My personal favorite: Stronger and stronger with every mile. Imagine the feeling that puts into your legs and the smile on your face, as you begin repeating in your mind over and over that you actually feel better the farther you go. Your body will respond to these thoughts just as easily as the thoughts that it’s too hard and you need to stop.
If distance isn’t your goal, then start testing out other ideas:
• It feels good when my legs run faster.
• My breathing is light and easy.
• Every step brings me closer to my goal.
• I feel alive.
• Light, quick, and free.
• I eat hills for breakfast. (Of course, they’re hard; why not embrace it!)
Elite runner Amy Hastings has a great one, which helped her win a number of championships by staying focused on the positive: I breathe in strength. I breathe out weakness. Kara Goucher wrote an entire book around her mantra of Strong and how the process of defining a new mantra for each big running goal helped her to remain focused. Take advantage of their access to sports psychologists who have proven how valuable this is, and do it yourself for free.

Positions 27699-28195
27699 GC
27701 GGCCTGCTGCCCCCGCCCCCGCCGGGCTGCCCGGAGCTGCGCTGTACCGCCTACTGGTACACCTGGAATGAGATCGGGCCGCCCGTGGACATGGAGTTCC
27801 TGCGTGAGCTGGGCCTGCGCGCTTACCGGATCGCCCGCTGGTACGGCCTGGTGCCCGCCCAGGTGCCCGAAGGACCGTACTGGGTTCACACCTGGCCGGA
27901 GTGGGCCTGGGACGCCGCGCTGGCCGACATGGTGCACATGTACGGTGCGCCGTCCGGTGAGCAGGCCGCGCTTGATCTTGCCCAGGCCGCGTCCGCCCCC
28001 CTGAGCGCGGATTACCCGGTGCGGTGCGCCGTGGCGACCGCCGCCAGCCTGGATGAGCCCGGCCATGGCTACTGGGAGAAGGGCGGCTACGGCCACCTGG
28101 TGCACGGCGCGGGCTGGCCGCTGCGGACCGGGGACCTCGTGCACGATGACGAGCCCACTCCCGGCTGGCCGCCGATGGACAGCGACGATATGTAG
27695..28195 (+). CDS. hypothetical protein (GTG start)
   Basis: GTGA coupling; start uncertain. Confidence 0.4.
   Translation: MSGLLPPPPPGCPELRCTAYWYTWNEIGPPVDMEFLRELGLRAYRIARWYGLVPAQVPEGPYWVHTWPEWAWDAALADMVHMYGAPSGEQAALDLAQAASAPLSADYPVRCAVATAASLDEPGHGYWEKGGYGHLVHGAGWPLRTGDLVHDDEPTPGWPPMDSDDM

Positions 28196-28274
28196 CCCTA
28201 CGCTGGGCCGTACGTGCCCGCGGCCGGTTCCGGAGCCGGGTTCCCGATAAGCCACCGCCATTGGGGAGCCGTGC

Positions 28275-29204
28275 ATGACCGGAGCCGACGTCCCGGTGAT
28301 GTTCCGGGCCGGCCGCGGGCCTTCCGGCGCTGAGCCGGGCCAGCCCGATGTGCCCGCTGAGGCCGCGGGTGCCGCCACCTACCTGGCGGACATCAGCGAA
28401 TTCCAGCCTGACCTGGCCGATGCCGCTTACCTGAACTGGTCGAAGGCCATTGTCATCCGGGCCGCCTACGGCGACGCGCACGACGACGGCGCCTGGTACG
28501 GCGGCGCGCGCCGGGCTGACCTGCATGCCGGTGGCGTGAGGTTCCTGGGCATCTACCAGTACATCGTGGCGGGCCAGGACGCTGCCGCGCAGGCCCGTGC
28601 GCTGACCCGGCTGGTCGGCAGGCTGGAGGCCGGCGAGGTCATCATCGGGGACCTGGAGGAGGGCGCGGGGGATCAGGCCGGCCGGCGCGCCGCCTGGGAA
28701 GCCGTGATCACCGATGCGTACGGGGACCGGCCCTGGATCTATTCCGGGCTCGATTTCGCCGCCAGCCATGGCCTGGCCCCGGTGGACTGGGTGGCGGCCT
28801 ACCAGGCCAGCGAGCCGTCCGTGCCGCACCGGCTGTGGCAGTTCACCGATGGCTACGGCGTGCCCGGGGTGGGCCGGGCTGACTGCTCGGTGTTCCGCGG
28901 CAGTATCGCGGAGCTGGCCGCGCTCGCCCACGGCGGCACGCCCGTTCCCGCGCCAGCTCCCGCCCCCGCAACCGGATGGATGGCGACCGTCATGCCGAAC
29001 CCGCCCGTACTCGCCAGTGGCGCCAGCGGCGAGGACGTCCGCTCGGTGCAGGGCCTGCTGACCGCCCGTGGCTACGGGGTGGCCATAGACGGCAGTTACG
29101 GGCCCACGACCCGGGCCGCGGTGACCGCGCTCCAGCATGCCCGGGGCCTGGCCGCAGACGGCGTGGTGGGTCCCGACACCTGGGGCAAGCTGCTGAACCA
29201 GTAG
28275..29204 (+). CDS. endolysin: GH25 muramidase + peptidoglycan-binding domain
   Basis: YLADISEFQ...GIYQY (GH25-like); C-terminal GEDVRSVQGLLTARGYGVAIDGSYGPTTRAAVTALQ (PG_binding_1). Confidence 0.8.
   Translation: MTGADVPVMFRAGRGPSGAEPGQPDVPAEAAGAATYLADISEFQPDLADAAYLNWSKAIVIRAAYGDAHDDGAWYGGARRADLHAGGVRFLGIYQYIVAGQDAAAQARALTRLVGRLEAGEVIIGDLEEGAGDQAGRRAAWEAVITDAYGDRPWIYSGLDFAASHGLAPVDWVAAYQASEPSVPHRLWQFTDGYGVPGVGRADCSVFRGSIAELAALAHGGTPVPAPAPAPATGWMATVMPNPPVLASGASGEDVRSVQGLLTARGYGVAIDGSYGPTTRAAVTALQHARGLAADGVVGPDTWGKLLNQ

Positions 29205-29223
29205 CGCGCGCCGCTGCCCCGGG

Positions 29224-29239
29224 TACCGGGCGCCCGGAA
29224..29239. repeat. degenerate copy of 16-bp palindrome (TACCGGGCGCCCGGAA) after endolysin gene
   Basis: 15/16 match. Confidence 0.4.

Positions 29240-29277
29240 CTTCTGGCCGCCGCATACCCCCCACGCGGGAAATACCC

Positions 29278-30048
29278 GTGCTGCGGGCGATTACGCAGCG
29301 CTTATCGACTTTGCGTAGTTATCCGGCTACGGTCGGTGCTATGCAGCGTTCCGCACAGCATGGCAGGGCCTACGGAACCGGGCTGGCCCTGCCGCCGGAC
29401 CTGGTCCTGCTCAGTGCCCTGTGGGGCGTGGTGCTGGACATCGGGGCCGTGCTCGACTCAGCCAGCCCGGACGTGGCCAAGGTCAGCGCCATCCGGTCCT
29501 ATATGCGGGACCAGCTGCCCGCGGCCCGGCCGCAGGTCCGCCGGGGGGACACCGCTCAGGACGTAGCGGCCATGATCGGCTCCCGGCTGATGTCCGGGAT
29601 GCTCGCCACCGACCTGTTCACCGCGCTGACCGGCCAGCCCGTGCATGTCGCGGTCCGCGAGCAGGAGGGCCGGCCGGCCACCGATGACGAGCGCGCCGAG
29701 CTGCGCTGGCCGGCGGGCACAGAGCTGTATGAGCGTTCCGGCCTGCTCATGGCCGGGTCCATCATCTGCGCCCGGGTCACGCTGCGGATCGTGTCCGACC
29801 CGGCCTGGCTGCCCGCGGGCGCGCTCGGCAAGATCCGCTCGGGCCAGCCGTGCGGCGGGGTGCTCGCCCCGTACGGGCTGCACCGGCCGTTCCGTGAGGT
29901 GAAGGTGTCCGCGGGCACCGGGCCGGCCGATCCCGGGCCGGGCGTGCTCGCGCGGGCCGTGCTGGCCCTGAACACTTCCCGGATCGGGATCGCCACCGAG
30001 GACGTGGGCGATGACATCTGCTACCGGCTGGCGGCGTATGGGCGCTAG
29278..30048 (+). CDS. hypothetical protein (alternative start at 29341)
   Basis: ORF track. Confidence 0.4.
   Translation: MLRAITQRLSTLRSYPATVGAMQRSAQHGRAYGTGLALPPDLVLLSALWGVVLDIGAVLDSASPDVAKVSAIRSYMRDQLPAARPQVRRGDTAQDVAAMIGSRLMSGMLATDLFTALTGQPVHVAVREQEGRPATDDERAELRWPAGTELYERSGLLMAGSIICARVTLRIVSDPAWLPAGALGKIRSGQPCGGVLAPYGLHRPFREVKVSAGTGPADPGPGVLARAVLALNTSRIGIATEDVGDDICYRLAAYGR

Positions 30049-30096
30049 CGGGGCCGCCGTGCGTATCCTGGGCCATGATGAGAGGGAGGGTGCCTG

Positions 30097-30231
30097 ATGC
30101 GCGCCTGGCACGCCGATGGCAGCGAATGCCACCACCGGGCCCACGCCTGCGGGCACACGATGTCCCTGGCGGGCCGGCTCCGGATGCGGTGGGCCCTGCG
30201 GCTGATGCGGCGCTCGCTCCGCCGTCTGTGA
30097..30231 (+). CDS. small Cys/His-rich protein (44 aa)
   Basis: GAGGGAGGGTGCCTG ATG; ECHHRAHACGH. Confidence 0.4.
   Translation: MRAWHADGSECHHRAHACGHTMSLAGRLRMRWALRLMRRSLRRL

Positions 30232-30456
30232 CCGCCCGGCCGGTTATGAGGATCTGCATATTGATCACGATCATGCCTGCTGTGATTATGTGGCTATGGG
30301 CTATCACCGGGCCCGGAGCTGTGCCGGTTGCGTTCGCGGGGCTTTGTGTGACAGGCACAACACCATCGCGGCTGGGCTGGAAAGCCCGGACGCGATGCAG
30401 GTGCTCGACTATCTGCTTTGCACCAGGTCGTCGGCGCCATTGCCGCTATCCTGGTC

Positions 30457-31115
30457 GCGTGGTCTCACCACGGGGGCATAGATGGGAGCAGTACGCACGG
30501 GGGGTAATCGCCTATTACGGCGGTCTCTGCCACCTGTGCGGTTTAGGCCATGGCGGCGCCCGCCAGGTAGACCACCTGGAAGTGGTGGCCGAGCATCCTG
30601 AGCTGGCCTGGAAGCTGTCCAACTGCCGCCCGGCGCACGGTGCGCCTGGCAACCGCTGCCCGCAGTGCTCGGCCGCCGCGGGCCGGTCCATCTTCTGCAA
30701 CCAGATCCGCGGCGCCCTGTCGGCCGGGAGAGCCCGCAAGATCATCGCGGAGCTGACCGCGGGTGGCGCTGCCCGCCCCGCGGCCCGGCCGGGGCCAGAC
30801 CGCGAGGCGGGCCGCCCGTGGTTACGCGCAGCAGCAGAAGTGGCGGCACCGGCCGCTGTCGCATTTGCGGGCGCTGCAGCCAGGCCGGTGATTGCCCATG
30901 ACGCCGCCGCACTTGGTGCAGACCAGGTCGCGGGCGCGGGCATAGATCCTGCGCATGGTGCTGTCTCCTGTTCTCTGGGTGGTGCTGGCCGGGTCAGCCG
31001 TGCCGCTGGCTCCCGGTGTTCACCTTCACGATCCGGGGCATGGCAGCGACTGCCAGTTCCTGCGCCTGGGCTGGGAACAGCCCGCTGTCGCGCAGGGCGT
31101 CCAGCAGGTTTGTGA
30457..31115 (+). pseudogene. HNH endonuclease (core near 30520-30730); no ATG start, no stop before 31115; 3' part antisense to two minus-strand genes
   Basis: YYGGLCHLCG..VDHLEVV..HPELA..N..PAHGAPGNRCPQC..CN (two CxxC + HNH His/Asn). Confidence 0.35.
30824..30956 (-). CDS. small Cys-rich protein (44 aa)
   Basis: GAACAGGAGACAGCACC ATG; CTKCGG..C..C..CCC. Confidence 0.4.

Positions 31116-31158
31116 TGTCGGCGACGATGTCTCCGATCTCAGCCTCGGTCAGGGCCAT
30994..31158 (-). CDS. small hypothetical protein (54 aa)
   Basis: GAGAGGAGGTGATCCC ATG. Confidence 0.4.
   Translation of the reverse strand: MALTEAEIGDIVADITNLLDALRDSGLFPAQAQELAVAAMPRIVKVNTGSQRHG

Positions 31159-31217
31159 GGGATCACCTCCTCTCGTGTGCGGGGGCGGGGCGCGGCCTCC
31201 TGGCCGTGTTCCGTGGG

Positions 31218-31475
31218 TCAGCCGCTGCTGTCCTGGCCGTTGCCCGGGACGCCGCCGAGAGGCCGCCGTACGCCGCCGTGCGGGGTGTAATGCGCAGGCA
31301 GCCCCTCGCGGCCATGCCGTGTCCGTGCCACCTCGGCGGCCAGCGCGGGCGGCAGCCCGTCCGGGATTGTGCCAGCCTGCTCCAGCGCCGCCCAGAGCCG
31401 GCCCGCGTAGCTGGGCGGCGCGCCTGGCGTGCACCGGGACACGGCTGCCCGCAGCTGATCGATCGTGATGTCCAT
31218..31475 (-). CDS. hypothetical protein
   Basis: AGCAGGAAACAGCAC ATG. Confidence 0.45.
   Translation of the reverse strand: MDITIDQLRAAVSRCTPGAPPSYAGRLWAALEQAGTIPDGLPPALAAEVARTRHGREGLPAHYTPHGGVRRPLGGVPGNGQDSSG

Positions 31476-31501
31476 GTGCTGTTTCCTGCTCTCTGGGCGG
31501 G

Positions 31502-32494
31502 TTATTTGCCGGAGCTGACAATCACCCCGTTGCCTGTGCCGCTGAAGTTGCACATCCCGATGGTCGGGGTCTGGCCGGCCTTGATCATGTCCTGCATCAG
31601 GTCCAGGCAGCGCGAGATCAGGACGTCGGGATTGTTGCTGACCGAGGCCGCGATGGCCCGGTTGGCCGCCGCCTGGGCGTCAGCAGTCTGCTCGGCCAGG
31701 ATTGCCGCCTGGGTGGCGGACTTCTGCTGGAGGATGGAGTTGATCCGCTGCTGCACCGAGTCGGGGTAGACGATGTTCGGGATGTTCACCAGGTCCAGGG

Simply by choosing to run, you’ve already set yourself apart from the masses. That being the case, I want to talk a little more about this idea of how we see ourselves and how we define our running in the middle of the pack. Because even the greatest mantra can’t work its magic if you’re holding on to outdated ideas.
BUT I’M NOT A REAL RUNNER
Let’s deal with “real runner” syndrome right now. It’s an epidemic currently afflicting 1 in every 4 runners, based on my unscientific poll of one hundred runners. Kidding; I clearly polled 32.2 runners.
This is one of the most common discussions I have with new and even longtime runners who hold an outdated idea of themselves. I know you think it’s easy for me, with seventeen-plus years of running, to say we’re all real runners, but the truth is that I had to get there the same way as you, by adjusting my mind-set one footstep at a time.